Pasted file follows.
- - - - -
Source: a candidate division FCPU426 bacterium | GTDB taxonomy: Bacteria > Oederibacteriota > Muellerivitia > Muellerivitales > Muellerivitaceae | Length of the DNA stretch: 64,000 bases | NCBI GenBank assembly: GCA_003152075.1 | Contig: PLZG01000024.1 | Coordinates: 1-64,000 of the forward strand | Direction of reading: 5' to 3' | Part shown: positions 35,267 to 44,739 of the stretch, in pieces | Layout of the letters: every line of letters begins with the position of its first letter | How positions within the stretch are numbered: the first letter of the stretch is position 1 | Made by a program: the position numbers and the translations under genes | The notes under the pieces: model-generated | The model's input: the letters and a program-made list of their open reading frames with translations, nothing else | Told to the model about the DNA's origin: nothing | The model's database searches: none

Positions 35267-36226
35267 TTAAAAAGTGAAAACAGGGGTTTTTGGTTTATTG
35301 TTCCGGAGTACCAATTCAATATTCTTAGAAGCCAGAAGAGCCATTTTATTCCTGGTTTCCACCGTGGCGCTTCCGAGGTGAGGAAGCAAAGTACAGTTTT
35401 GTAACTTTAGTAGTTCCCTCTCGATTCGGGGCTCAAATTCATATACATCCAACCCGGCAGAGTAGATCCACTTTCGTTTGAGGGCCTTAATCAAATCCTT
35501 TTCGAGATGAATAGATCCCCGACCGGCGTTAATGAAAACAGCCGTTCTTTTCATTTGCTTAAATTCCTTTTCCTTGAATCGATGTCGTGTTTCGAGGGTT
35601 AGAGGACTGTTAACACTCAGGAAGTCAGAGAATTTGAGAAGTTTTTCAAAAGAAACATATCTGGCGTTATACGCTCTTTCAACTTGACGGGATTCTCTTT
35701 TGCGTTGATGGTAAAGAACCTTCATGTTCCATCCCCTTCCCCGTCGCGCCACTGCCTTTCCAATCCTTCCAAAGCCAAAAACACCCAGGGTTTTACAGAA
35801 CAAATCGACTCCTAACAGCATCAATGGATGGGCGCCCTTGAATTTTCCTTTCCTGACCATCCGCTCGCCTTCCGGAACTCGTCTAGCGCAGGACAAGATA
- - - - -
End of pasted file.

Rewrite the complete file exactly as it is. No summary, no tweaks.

Source: a candidate division FCPU426 bacterium | GTDB taxonomy: Bacteria > Oederibacteriota > Muellerivitia > Muellerivitales > Muellerivitaceae | Length of the DNA stretch: 64,000 bases | NCBI GenBank assembly: GCA_003152075.1 | Contig: PLZG01000024.1 | Coordinates: 1-64,000 of the forward strand | Direction of reading: 5' to 3' | Part shown: positions 35,267 to 44,739 of the stretch, in pieces | Layout of the letters: every line of letters begins with the position of its first letter | How positions within the stretch are numbered: the first letter of the stretch is position 1 | Made by a program: the position numbers and the translations under genes | The notes under the pieces: model-generated | The model's input: the letters and a program-made list of their open reading frames with translations, nothing else | Told to the model about the DNA's origin: nothing | The model's database searches: none

Positions 35267-36226
35267 TTAAAAAGTGAAAACAGGGGTTTTTGGTTTATTG
35301 TTCCGGAGTACCAATTCAATATTCTTAGAAGCCAGAAGAGCCATTTTATTCCTGGTTTCCACCGTGGCGCTTCCGAGGTGAGGAAGCAAAGTACAGTTTT
35401 GTAACTTTAGTAGTTCCCTCTCGATTCGGGGCTCAAATTCATATACATCCAACCCGGCAGAGTAGATCCACTTTCGTTTGAGGGCCTTAATCAAATCCTT
35501 TTCGAGATGAATAGATCCCCGACCGGCGTTAATGAAAACAGCCGTTCTTTTCATTTGCTTAAATTCCTTTTCCTTGAATCGATGTCGTGTTTCGAGGGTT
35601 AGAGGACTGTTAACACTCAGGAAGTCAGAGAATTTGAGAAGTTTTTCAAAAGAAACATATCTGGCGTTATACGCTCTTTCAACTTGACGGGATTCTCTTT
35701 TGCGTTGATGGTAAAGAACCTTCATGTTCCATCCCCTTCCCCGTCGCGCCACTGCCTTTCCAATCCTTCCAAAGCCAAAAACACCCAGGGTTTTACAGAA
35801 CAAATCGACTCCTAACAGCATCAATGGATGGGCGCCCTTGAATTTTCCTTTCCTGACCATCCGCTCGCCTTCCGGAACTCGTCTAGCGCAGGACAAGATA